Substance abuse can cause major life and career problems. Here’s how to spot your own symptoms.

Alcohol and drugs are used by many for recreation, during social gatherings, or as a distressing ritual. So, it can become difficult for some to identify their overuse as an addiction and to recognize it as a problem. Substance abuse can cause problematic symptoms that negatively affect life at home and at work. However, the blame may fall upon normal life stressors. This article calls upon alcohol and drug users to take an objective look at their habits of use and the problems it may cause. In addition, users should determine how much they can cut back and if they need help.

Some behaviors may be a sign of addiction but, can regretfully be rationalized and overlooked as normal. Substance use behaviors include purchasing alcohol or drugs more often, “blacking out,” or, using alcohol or drugs reactively to a range of emotional states including celebrating victories, consoling losses, and simply alleviating boredom.

Alcohol or drug users should also consider how their habits may affect their performance at work. Even the use of alcohol or drugs to cope with stress from work can result in a decline in their performance as opposed to its improvement. Adverse behaviors to consider include increased tardiness or absence, decreased concentration, late or incomplete work, regularly engaging in substance use before work or during breaks, consuming alcohol or drugs more than you intended, new negative attitude, lying to others about your substance use habits, needing alcohol or drugs to feel better, and forgetting what you did while under the influence of alcohol or drugs.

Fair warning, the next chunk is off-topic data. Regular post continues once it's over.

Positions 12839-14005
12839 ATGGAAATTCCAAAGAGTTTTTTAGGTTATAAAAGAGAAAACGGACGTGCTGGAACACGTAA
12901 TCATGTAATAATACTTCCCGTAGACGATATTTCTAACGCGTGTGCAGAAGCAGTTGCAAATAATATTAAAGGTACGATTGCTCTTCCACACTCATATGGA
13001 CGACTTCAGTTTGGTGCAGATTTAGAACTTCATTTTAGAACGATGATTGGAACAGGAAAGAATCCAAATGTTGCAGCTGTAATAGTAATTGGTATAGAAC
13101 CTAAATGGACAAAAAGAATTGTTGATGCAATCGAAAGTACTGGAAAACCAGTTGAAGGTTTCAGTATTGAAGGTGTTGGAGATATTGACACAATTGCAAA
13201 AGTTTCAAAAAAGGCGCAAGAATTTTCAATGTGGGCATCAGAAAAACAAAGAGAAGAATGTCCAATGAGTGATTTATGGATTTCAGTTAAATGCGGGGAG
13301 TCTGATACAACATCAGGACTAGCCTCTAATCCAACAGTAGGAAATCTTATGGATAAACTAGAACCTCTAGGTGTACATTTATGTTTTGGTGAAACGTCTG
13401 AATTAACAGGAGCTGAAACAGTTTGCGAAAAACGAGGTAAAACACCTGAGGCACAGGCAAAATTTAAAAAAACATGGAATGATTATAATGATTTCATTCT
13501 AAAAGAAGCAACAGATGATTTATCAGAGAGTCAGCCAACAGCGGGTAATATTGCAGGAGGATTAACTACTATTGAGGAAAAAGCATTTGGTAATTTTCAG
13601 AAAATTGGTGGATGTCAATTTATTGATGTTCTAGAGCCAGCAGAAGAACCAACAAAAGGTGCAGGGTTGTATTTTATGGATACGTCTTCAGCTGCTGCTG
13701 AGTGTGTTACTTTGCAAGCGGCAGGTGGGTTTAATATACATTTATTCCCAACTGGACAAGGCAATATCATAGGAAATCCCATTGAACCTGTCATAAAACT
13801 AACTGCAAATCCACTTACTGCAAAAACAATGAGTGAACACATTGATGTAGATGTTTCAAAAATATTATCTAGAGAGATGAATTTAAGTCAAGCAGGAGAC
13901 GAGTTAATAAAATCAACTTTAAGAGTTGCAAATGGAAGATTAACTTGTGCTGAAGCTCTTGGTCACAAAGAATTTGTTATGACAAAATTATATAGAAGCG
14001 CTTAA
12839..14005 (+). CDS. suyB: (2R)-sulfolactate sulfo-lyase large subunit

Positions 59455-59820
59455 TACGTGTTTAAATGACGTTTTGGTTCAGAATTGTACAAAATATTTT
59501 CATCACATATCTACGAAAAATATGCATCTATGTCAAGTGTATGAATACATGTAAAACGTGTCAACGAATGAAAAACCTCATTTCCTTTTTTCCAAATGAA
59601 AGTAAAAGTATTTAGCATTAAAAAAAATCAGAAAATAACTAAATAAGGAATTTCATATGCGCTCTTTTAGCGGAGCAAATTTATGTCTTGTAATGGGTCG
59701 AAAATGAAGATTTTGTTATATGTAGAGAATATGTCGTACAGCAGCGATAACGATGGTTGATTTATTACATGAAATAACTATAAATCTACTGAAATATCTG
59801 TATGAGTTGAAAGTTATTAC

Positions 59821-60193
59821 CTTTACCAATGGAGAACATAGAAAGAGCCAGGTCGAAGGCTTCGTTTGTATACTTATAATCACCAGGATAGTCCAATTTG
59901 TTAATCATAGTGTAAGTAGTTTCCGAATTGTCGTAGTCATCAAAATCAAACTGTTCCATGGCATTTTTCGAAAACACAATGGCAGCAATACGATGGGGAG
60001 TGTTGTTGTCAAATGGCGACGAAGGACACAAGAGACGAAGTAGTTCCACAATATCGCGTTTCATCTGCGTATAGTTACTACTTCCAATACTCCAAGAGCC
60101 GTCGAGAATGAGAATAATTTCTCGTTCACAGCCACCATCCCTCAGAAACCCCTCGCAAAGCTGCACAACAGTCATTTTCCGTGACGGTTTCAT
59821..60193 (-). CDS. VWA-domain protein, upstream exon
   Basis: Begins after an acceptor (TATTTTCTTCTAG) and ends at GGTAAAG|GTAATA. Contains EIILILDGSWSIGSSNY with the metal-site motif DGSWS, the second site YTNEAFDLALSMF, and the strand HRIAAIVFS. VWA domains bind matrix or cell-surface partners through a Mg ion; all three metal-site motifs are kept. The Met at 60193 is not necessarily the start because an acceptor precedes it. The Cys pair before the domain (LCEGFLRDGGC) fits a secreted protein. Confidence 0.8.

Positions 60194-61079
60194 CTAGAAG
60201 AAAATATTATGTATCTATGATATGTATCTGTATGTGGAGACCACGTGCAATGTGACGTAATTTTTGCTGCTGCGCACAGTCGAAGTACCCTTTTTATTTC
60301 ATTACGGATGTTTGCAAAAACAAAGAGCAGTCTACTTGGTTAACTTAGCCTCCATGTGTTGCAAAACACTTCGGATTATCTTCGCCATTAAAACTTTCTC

How to Stop the Influence of Substance Use

Setting healthy limits is useful for highly accountable and disciplined alcohol or drug users. Nevertheless, some individuals cannot easily or willingly abstain from alcohol or drugs due to intense cravings or extreme irritability. As a result, external sources of support and strict treatment regimens should be sought out.

This article also presents some questions from Alcoholics Anonymous. If one were to answer “yes” to four or more of the questions, they are likely to be suffering from dependency. The next step for individuals with addiction is to seek out more information about treatment options. This can be done through online research, visiting local organizations, or talking to someone you know who is a recovering addict. To learn more about how substance use can impact your work environment, visit the source article at the Vault website.

At Hayver, we understand how important it is to offer and receive the best possible treatment for addiction and chemical dependency. That’s why we connect our clients and partners to the latest in technological treatment options. Contact Hayver today at info(at)